versus ATF4 +/+ neurons, compared with 53 that were up-
regulated, suggesting a role for ATF4 as a transcriptional acti-
vator. Functional gene ontology categories overrepresented in
this list include mitochondrion, oxidoreductase activity, and
amino acid metabolism. Several of the down-regulated genes
have been shown to be positively regulated by ATF4, includ-
ing the prodeath gene TRB3. Comparison of ATF4 ? / ? versus
ATF4 +/+ neurons after oxidative stress with HCA treatment
suggested a fundamental role of ATF4 in modulating oxida-
tive stress – induced gene expression. In fact, 119 probes are
dysregulated in response to oxidative stress in ATF4 +/+ neu-
rons, whereas only 3 change in ATF4 ? / ? neurons. Collec-
tively, these fi ndings suggest that ATF4 is a major upstream
regulator of oxidative stress – induced changes in gene ex-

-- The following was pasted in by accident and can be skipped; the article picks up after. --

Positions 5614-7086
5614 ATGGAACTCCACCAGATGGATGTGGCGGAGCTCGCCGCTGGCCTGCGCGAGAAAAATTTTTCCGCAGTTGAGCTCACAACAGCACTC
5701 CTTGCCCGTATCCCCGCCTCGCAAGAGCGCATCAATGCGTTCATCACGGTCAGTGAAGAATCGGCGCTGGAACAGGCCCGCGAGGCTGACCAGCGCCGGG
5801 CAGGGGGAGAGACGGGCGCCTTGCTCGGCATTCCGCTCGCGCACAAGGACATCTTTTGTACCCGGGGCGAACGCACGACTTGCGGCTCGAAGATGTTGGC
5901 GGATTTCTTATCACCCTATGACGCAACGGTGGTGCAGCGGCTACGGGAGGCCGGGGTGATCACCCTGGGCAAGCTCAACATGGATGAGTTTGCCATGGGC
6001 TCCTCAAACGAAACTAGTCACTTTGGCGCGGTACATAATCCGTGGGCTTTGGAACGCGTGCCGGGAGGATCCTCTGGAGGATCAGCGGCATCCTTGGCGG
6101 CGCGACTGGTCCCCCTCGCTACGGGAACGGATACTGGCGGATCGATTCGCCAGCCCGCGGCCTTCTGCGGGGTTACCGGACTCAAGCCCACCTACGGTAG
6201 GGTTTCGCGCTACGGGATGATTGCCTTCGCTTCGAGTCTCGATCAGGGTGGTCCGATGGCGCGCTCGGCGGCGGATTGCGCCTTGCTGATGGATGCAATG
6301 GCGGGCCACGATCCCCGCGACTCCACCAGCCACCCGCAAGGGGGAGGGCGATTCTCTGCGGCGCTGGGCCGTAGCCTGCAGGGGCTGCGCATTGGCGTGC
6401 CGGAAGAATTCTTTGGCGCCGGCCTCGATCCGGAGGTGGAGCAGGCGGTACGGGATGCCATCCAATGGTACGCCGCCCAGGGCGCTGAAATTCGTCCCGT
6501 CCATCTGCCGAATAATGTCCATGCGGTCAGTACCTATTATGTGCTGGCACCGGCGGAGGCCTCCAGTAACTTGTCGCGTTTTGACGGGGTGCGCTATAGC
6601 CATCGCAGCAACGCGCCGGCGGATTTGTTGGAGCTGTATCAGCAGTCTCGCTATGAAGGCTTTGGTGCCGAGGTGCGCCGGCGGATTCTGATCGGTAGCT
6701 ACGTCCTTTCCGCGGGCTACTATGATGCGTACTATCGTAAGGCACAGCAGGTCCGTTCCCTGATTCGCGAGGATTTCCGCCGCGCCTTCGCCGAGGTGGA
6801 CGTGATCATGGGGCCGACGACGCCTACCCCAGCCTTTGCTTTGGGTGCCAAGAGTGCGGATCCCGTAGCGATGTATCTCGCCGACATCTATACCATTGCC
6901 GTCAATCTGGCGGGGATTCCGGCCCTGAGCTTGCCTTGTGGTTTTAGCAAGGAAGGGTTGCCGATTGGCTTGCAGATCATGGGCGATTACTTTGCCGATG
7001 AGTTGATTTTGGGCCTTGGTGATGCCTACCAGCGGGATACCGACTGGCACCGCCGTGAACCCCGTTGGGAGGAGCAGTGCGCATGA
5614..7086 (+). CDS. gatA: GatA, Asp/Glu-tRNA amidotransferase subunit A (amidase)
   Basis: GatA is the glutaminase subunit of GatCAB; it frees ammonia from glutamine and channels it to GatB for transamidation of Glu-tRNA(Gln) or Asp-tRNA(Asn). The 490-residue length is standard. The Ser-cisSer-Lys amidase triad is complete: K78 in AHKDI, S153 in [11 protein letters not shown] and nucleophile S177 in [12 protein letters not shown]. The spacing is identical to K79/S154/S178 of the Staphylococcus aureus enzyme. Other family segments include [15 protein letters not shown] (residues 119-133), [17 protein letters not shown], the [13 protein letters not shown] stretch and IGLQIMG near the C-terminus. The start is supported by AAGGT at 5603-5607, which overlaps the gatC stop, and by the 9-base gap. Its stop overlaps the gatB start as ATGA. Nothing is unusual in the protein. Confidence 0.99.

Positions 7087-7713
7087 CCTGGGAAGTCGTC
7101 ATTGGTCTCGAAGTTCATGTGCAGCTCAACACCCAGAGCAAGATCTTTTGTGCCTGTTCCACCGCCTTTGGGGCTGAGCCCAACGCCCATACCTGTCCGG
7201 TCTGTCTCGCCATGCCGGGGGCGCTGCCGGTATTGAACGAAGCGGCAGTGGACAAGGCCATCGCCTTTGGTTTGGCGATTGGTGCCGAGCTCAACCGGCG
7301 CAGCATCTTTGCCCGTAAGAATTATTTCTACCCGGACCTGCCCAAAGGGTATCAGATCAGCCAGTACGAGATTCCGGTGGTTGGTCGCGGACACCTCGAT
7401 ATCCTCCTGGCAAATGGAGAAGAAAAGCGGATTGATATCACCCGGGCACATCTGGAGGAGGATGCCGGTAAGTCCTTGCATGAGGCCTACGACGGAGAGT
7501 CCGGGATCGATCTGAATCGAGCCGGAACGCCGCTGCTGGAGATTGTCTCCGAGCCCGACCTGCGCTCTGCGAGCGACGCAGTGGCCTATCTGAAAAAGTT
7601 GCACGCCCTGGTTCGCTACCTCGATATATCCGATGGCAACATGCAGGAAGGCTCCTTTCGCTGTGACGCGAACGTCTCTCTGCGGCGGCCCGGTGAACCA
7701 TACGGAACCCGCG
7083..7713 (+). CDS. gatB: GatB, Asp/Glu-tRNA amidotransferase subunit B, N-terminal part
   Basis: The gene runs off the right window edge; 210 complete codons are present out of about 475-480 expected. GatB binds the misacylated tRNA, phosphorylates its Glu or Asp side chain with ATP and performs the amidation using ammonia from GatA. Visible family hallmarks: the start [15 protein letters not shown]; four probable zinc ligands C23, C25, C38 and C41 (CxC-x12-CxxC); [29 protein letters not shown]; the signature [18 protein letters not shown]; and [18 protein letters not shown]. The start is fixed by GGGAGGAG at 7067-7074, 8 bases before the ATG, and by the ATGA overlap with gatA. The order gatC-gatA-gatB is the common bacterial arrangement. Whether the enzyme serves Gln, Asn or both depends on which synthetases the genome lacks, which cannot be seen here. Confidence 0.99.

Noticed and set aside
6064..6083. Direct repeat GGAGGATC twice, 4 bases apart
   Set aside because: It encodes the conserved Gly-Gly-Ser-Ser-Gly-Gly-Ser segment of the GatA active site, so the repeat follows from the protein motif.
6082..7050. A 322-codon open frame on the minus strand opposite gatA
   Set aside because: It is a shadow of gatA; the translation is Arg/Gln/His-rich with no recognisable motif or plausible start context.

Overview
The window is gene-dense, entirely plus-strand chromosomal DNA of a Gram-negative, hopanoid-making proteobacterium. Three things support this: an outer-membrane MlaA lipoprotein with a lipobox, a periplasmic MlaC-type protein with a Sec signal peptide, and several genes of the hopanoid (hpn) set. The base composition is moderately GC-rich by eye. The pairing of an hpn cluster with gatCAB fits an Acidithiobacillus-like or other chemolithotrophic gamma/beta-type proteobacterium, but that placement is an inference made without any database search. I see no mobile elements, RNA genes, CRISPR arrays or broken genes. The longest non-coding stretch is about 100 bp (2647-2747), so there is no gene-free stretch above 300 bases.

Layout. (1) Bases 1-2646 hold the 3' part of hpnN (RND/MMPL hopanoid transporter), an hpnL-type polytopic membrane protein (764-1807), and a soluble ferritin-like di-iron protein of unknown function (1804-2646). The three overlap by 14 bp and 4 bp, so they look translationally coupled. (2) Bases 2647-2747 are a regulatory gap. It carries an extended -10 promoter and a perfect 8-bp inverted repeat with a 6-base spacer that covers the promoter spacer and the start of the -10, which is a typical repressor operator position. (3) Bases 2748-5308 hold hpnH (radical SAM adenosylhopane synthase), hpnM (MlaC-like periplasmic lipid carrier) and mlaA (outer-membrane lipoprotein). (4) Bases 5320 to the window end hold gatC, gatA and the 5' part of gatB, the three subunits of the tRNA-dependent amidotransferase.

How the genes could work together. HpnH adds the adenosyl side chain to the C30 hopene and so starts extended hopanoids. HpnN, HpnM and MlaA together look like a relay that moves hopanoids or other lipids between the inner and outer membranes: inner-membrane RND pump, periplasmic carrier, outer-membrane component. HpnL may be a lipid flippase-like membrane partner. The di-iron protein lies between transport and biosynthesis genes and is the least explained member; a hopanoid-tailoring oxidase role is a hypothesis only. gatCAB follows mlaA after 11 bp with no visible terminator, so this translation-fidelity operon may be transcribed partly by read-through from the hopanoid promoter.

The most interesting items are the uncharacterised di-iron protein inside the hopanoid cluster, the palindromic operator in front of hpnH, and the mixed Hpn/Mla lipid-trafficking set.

pression. Additionally, for most genes in embryonic cortical
neurons, ATF4 functions as an activator and not a repressor.
Gene expression array data were obtained from ATF4 ? / ?
fi broblasts that display a higher susceptibility to oxidative stress
( 11 ). A signifi cant overlap could be observed between the array
data from ATF4 ? / ? fi broblasts and neurons (Table S1, available
indicating that ATF4 regulates at least a major part of target
genes in a cell type – independent manner. These similarities do
not explain the observation that ATF4 is prosurvival in fi bro-
blasts and prodeath in neurons, but they demonstrate the re-
liability in our analysis. In contrast, a subset of genes, including
the prodeath gene TRB3, were ATF4-regulated in neurons
but not in fi broblasts. Collectively, these fi ndings provide some
understanding of the tissue-specifi c gene regulation mediated
by ATF4 that could account for the divergent phenotypes in
dividing fi broblasts versus postmitotic neurons.
Dunn ’ s multiple comparisons test. (B) Live/dead assay of cortical neuronal
cultures (2 d in vitro). Live cells were detected by uptake and trapping of
calcein-AM (green fl uorescence). Dead cells failed to trap calcein but were
freely permeable to the highly charged DNA intercalating dye ethidium
homodimer (red fl uorescence). Bar, 50 μ m. (C) Treatment with 10 mM HCA
(shown as H) and 1 μ g/ml arginase (shown as A) or 1 μ M thapsigargin